The Legality of Gambling in Canada


Whether you are a fan of gambling or not, you probably have at least heard about it. Gambling can be a social problem if it isn’t controlled, but what is the legality of gambling in Canada?

Legality of gambling in Canada

During the first years of the 20th century, gambling was considered disreputable and illegal in Canada. This was due to the Criminal Code, which made different types of gambling illegal.

Since then, the legality of gambling in Canada has improved drastically. The country’s gambling industry has grown to more than US $6,000 million a year. This revenue is used for community services.

Today, Canada has more than 100 gambling venues across the country. They span hundreds of thousands of square feet. While some of them are operated by private companies, the majority are owned by the government.

Some provinces have stricter rules than others when it comes to gambling. For example, in Manitoba, the minimum age for gambling is 19 years old. In Quebec, the minimum age is 18 years old.

Social impact of gambling on Canadians

Despite the rapid expansion of gambling in Canada, studies have largely neglected to examine the social impact of gambling on Canadians. The social history of gambling in Canada has followed a trajectory similar to that of Britain. However, the rise of medical discourse and the putative harmfulness of electronic gambling machines has generated public debate.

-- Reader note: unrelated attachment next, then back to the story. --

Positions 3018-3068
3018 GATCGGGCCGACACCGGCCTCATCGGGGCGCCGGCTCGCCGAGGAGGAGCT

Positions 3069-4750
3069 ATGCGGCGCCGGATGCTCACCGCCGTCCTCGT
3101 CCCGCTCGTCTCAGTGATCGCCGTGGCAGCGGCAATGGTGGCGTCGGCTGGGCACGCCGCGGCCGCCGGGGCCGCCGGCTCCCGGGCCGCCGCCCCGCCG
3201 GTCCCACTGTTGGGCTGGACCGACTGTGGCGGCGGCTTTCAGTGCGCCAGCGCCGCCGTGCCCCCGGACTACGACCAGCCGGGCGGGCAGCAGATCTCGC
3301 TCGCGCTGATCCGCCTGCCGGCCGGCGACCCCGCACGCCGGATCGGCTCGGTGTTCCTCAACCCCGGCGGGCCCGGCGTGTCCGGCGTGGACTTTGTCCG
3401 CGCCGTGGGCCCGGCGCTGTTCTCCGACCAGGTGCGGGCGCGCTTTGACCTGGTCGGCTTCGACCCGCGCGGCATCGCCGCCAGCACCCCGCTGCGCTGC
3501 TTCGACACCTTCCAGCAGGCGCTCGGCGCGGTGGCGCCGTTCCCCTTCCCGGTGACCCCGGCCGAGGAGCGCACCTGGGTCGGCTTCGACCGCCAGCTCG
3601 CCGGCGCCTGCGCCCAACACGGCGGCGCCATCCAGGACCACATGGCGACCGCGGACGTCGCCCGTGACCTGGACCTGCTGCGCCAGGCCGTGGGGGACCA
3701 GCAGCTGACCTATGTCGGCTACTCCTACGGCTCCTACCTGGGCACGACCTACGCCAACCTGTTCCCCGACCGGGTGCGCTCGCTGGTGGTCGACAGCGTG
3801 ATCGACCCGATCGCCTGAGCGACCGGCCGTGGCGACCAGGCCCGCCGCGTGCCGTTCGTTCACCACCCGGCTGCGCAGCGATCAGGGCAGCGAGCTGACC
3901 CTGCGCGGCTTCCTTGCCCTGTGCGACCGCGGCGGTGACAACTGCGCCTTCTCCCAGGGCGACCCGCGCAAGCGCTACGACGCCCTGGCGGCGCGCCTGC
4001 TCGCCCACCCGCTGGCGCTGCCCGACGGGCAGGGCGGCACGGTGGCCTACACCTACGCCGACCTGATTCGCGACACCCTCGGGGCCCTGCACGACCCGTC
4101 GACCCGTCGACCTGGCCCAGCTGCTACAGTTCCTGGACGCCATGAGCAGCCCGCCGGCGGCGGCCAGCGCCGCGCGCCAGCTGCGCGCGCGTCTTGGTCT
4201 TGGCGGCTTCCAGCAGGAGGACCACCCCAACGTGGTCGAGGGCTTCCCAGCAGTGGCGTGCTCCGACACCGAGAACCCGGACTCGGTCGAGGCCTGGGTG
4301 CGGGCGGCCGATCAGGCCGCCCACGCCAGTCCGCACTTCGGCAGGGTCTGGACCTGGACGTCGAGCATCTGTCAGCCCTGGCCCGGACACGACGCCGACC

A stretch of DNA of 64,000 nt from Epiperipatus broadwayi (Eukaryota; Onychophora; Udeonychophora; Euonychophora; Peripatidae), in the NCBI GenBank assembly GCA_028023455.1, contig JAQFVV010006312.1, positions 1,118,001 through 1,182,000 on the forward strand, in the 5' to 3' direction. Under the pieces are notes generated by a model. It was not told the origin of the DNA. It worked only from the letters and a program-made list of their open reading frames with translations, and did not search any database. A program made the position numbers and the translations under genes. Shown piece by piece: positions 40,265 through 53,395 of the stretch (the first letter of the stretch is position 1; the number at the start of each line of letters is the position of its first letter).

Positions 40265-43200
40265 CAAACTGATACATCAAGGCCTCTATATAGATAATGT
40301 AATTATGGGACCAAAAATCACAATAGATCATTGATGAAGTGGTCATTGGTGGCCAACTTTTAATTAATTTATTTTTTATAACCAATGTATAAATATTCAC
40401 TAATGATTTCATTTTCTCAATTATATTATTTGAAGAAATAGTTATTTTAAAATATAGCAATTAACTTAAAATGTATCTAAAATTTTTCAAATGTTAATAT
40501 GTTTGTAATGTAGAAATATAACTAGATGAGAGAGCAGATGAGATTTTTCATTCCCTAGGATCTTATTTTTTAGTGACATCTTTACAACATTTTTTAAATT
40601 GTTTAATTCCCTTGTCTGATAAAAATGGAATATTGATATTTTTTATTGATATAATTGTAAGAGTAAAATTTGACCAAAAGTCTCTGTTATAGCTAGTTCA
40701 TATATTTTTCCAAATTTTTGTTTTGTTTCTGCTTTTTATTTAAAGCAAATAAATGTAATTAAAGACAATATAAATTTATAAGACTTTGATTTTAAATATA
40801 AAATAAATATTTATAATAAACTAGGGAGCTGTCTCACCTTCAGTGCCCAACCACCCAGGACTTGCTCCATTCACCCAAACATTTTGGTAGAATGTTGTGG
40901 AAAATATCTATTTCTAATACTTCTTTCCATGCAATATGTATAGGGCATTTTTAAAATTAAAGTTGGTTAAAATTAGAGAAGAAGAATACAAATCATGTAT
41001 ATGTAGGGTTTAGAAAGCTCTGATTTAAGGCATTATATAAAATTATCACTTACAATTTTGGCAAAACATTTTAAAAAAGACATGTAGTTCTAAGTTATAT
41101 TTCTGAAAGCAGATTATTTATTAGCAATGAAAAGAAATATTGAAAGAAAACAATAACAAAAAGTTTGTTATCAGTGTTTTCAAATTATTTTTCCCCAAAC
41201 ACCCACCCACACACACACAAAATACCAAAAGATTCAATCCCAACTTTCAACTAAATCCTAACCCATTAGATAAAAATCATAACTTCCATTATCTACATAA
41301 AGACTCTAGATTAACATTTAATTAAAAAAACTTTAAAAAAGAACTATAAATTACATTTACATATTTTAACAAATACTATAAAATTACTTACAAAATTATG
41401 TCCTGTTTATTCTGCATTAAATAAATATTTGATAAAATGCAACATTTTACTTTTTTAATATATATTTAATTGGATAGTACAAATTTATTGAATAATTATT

The gambling industry is now more willing to intervene than in the past. Gambling revenues can be directed to beneficial causes. However, the industry lacked safeguards for problem gamblers.

Consequently, the social history of gambling in Canada has been characterized by rapid expansion, public policy concerns, and the absence of regulatory uniformity. Moreover, the ambiguous Criminal Code gambling statutes created significant uncertainty and led to a lack of uniformity in gambling regulation.

The current investigation aims to address four key research goals. It is designed to generate new scientific knowledge about gambling. It will provide a better understanding of the social impacts of gambling during the COVID-19 pandemic. The study will use a sequential explanatory mixed-method design. It will include a quantitative cross-sectional survey of Quebec residents who gambled in the past 12 months, and a qualitative study of the impacts of the pandemic on health and gambling.